Who could not feel, like those of us who loved and were excited by his performances, that we have lost a little of ourselves with this great man's death. We will have to be content with the great films that he has left us with, that have given him a taste of immortality.
For Immediate Release: Contact: Kristin Marquet
Phone: (856) 489-8654 x 310
Captives of a Middle East Terrorist and International Intrigue
By Terrence Crimmins
CAPTIVATING NEW THRILLER PROVIDES INSIDE LOOK AT AN EVERYDAY AMERICAN UNWITTINGLY EMBROILED IN A TERRORIST CONSPIRACY
In his compelling new thriller, Hostages: Captives of a Middle East Terrorist and International Intrigue, screenwriter, novelist, and teacher Terrence Crimmins provides readers with a fascinating look at a complicated terror plot, where nothing is what it seems.
When Tom O’Malley, a privileged student, agrees to do his boss a favor on the day of his college graduation, he finds himself forced into a building containing the hostages of a Muslim terrorist. On that fateful day, Tom becomes a celebrity in a most unusual way. As the terrorist mastermind escapes from the authorities and Tom embarks on a public relations tour to cash in on his newfound fame, his cross-country journey becomes fraught with peril.
Crimmins takes his readers on a visceral yet harrowing journey as Tom is pulled into a vortex of being a hostage and a celebrity, while danger lurks at every turn. Hostages tightly ties together the themes of terrorism, the war on drugs, and the American media into one fascinating story.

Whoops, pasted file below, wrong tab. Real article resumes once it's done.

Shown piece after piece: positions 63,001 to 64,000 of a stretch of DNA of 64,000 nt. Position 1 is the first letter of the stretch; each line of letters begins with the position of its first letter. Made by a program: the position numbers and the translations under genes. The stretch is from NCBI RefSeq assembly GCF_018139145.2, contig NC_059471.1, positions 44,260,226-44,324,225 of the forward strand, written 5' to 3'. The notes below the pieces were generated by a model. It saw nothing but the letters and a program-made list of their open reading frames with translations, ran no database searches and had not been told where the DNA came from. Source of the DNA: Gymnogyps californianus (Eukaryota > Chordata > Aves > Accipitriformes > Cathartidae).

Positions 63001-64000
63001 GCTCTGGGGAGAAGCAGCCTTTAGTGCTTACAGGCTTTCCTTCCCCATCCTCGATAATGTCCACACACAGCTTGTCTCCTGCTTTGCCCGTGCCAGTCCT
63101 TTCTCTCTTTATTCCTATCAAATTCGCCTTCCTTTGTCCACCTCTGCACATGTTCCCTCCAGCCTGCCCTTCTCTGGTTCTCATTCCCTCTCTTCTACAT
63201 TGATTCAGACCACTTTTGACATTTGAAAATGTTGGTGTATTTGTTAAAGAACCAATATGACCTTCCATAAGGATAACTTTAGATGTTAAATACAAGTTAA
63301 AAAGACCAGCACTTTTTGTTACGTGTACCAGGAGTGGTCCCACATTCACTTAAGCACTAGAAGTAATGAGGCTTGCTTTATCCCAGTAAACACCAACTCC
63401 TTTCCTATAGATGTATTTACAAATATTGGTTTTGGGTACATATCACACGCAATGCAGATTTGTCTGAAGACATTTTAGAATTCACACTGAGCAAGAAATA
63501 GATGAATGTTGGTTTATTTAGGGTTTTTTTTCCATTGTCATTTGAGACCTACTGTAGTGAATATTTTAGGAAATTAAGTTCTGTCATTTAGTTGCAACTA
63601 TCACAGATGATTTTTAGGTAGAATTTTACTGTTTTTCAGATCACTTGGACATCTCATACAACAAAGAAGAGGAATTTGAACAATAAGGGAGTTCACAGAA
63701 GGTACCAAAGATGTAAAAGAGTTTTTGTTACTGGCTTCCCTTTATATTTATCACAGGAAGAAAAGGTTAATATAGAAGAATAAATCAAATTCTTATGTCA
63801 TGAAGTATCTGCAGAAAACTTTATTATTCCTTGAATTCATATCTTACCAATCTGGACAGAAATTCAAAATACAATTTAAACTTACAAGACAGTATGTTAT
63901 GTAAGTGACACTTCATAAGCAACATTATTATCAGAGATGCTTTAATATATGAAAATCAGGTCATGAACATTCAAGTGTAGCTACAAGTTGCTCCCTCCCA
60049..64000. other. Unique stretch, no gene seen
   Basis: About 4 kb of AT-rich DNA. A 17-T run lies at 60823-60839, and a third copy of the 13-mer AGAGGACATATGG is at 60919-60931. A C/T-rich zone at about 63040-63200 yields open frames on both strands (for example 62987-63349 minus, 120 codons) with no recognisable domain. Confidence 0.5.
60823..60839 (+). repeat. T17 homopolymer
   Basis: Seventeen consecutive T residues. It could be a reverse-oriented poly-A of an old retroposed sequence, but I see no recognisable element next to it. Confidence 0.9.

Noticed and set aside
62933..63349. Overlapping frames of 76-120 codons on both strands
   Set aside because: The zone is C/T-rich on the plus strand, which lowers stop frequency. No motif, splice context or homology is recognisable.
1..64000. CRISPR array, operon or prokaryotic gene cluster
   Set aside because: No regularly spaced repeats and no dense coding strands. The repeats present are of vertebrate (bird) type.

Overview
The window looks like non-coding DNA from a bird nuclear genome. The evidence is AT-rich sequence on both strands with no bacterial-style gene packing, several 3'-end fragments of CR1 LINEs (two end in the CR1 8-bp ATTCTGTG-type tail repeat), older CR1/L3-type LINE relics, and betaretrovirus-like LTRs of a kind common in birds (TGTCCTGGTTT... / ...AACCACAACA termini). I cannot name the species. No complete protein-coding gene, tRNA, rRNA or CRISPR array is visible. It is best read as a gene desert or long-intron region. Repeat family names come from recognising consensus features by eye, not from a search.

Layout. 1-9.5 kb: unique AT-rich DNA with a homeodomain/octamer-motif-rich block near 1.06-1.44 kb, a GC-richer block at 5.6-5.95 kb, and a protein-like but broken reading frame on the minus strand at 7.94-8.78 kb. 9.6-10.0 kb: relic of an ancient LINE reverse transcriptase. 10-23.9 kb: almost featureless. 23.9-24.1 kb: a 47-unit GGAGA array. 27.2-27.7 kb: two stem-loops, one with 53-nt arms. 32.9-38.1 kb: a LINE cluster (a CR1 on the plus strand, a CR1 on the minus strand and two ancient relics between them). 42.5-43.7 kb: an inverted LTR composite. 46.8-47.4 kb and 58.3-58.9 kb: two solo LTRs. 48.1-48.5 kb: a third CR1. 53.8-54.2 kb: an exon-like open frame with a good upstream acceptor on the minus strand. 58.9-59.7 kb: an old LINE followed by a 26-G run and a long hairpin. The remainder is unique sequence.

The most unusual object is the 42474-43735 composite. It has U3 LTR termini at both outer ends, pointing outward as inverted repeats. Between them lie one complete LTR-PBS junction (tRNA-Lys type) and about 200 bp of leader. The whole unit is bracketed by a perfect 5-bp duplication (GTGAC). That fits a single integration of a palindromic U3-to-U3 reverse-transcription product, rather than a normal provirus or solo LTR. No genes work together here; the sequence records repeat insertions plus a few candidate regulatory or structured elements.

With unpredictable and compelling plotlines, Hostages also explores many themes including:
Crimmins has worked with newspapers, published short stories, and has written online columns about literary history. His work has also appeared in the scholarly journal now called the Studies in Eastern European Thought. In 2009, he optioned a screenplay to Triboro Pictures in New York City for a biographical picture about Joseph Pulitzer. Currently, he is working on a historical novel titled Who was Joseph Pulitzer?.
He grew up in Pittsburgh, the youngest of nine in an Irish-Catholic family. He skipped his senior year in high school to enter Boston College. During and after college, he worked in restaurants and as a cab driver, where he met many foreign nationals who became the inspiration for Hostages. Crimmins returned to Boston College to obtain a Masters, and has been teaching History in Baltimore for a number of years.
A resident of Towson, Maryland, Crimmins enjoys rugby, theater, movies, cooking, hiking, camping, and fly-fishing.
Connect with Crimmins on:
Books can be purchased at Amazon.com, BN.com, and Bookrix.com.
REVIEW COPIES OF THE BOOK ARE AVAILABLE UPON REQUEST
Alas, the Pirates are down to the St. Louis Cards 2 to zip in the sixth with their Ace, Adam Wainwright pitching pretty well, Ah well,,,,, maybe they'll pull it out. Here'a review from the Kirkus Agency of Pulitzer which, for the most part, it pretty good.
I've been thinking today of Maximillian and Carlotta, that unemplyed Royal couple who set off to conquer Mexico in the 1850s. Ah what an aristocratic tragedy that was, as they semi-ruled that then chaotic nation with a part Austrian, part Belgian and part French army until the Mexicans, who had retreated into the countryside for a time, rose up to throw them out. Maximillian was beheaded in Mexico and Carlotta went insane in Europe. Supposdly there are remnants of a castle in Cuernevca that they used, sometimes as a summer palace.
Back on the home front I'm expanding my sales for Hostages to include Bookbuzzr and Freado, and there will be a contest giving away free books.
It starts tomorrow on Freado.